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1 of 1 people found the following review helpful
4.0 out of 5 stars Excellent, 23 Aug 2000
By 
ian Rowlandson (Blind River, Ontario Canada) - See all my reviews
This review is from: Doctor Who - Castrovalva [VHS] [1982] [1963] (VHS Tape)
After Logopolis I was anxoius to see Castrovalva. Castrovalva is a pretty good episode although I wasd expecting more from what I herd, Castrovalva is my seocnd favourite of Peter Davison. It was a great way to introduce Peter Davison into Doctor Who.
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3 of 4 people found the following review helpful
4.0 out of 5 stars Superb Doctoring!, 4 Nov 2000
This review is from: Doctor Who - Castrovalva [VHS] [1982] [1963] (VHS Tape)
One of the best episodes of Doctor Who that I have seen. Peter Davidson to me was the best Doctor, he had charm, wit and a soft side. I have seen this episde many times, it is great the way they get locked in a loop of infinity, a simple and easy episode to produce but never the less one of the best. The Master plays a very cunning part in this episode disguising himself in different ways. He is my favourite enemy of the Doctors. Anyway, not to give too much away - watch it,you will not be disapointed.
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5.0 out of 5 stars Peter Davidson is my favourite doctor!, 26 May 2000
By A Customer
This review is from: Doctor Who - Castrovalva [VHS] [1982] [1963] (VHS Tape)
Although some people think he was soppy, I think that he is a really good Doctor. He plays the part well and gives his best. This video is quite a light hearted one being that the Doctor had just regenarated. I liked it. By Jack
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2 of 3 people found the following review helpful
4.0 out of 5 stars The moment has been prepared for..., 8 Jun 2003
By A Customer
This review is from: Doctor Who - Castrovalva [VHS] [1982] [1963] (VHS Tape)
Although I watched this over 20 years after its broadcast, I felt compelled to watch it after years and years of growing up with a copy of Logopolis.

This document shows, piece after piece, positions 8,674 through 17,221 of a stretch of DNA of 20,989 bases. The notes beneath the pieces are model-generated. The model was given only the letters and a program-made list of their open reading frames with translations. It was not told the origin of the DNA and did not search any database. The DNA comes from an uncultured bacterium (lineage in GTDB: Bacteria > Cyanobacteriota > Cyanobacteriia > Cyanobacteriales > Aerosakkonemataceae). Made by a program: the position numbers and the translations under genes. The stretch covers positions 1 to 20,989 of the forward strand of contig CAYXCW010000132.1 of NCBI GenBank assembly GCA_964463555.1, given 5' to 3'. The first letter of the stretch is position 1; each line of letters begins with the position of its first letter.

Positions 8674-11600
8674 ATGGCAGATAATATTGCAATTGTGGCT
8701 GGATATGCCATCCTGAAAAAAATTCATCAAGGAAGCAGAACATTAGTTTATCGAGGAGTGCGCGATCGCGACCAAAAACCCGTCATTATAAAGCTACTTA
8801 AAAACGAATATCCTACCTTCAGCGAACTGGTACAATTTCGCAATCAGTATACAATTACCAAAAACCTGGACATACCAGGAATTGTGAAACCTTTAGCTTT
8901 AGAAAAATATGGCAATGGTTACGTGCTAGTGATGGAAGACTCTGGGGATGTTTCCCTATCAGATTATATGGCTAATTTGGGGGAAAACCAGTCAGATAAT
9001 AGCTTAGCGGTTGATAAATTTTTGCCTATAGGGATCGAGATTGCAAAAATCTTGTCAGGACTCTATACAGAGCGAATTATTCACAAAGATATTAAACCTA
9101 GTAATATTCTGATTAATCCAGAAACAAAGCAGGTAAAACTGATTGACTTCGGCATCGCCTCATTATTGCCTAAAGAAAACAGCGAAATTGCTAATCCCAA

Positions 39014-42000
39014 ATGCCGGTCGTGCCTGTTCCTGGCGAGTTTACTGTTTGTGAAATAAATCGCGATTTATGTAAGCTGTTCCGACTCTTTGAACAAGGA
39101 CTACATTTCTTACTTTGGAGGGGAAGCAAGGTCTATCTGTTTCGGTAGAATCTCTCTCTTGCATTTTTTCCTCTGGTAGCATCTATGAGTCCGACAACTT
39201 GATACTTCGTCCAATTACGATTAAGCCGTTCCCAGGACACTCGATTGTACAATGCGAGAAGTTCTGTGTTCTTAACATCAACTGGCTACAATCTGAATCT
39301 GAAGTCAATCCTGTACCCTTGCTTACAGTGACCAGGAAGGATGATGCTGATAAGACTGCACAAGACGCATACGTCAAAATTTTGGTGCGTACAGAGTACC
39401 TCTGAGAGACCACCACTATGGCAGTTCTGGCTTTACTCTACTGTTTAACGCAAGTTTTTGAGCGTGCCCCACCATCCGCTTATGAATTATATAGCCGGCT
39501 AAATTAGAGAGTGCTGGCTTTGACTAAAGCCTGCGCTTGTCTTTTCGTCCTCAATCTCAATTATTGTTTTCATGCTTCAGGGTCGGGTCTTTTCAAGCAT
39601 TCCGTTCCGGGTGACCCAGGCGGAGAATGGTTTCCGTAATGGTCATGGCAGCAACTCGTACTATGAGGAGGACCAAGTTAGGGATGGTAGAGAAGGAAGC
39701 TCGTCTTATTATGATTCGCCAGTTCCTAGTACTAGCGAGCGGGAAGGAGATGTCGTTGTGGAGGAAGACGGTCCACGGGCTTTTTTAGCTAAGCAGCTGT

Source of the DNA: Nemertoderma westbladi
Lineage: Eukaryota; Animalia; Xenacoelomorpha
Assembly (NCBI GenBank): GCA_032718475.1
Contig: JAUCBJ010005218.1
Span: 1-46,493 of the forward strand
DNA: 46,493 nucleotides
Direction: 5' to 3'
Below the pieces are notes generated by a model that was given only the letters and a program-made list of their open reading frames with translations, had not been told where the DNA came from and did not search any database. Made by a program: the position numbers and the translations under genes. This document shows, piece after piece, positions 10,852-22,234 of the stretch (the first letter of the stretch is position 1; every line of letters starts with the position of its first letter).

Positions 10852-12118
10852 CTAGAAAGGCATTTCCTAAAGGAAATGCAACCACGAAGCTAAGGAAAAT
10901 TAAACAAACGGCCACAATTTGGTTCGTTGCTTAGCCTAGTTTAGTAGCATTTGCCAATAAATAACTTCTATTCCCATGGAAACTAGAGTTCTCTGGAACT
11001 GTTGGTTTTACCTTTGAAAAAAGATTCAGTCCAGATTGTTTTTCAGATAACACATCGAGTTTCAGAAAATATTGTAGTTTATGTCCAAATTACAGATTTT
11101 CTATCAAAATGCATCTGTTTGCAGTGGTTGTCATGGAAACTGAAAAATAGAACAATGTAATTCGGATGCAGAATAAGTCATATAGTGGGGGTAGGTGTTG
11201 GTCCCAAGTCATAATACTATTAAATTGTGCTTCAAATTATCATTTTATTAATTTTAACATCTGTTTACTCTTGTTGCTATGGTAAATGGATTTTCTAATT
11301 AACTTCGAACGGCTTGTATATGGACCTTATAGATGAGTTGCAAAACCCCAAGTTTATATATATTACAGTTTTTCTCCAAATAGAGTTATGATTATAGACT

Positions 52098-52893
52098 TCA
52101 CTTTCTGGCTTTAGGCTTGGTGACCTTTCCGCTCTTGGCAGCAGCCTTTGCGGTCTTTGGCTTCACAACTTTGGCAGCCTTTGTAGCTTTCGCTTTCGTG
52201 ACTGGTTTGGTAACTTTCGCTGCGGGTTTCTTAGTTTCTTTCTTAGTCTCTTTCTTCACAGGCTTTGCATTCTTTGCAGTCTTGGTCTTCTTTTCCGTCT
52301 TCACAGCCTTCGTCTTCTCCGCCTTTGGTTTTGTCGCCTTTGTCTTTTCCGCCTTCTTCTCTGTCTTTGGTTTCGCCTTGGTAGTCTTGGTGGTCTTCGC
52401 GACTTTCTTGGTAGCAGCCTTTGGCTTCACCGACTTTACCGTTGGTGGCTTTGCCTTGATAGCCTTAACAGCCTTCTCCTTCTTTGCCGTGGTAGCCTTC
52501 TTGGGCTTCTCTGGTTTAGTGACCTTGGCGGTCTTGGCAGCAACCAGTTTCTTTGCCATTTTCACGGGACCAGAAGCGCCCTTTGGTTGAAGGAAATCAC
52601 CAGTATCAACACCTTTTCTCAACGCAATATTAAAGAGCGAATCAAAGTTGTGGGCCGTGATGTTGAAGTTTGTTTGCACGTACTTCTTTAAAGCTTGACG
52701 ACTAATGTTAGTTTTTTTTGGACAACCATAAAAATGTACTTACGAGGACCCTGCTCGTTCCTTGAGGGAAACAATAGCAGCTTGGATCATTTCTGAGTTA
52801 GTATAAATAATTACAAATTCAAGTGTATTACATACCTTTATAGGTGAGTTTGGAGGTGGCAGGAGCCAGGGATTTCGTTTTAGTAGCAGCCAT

The story starts with Tom Baker's demise from the previous story - Logopolis - and the regeneration prior to the starting titles. Does anyone else feel a slight betrayal in the titles showing Peter Davison's face??
The story focuses on the Doctor's recovery from regeneration, while the Master is bent on his destruction.
Problems with the story are Adric, the writers love of jetisoning parts of the TARDIS, and some slightly ropey acting or characterisation of the Master.
It is a good story, but works best watched in order from Keeper of Traken, to Logopolis, to Castrovalva.
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2 of 3 people found the following review helpful
5.0 out of 5 stars Video of tranquility, 30 May 2001
By 
This review is from: Doctor Who - Castrovalva [VHS] [1982] [1963] (VHS Tape)
Working brilliantly together, as an unintentional trilogy, the three consecutive stories of Keeper of Traken, Logopolis and Castrovalva firmly establish Anthony Ainley as the new master, even if his performance here and in later stories does descend a little into pantomime territory.
The plot is as deliciously intricate as the artwork of Escher which Castrovalva was based on, with the Doctor's problematic regeneration and two ingenius traps set by the Master for him and his companions. Logopolis introduced the Tardis's Cloister Room, and here more of the police box's architecture is revealed - the gorgeous pinkish-grey Zero Room. As in Keeper of Traken and Logopolis, the costumes and incidental music are also a delight.
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5.0 out of 5 stars Five Stars, 30 Oct 2014
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This review is from: Doctor Who - Castrovalva (DVD)
Exactly what I wanted and delivered within the stated time frame
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5.0 out of 5 stars Five Stars, 31 Aug 2014
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This review is from: Doctor Who - Castrovalva (DVD)
Fantastic series.
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Doctor Who - Castrovalva [VHS] [1982] [1963]
Doctor Who - Castrovalva [VHS] [1982] [1963] by Peter Davison (VHS Tape - 2000)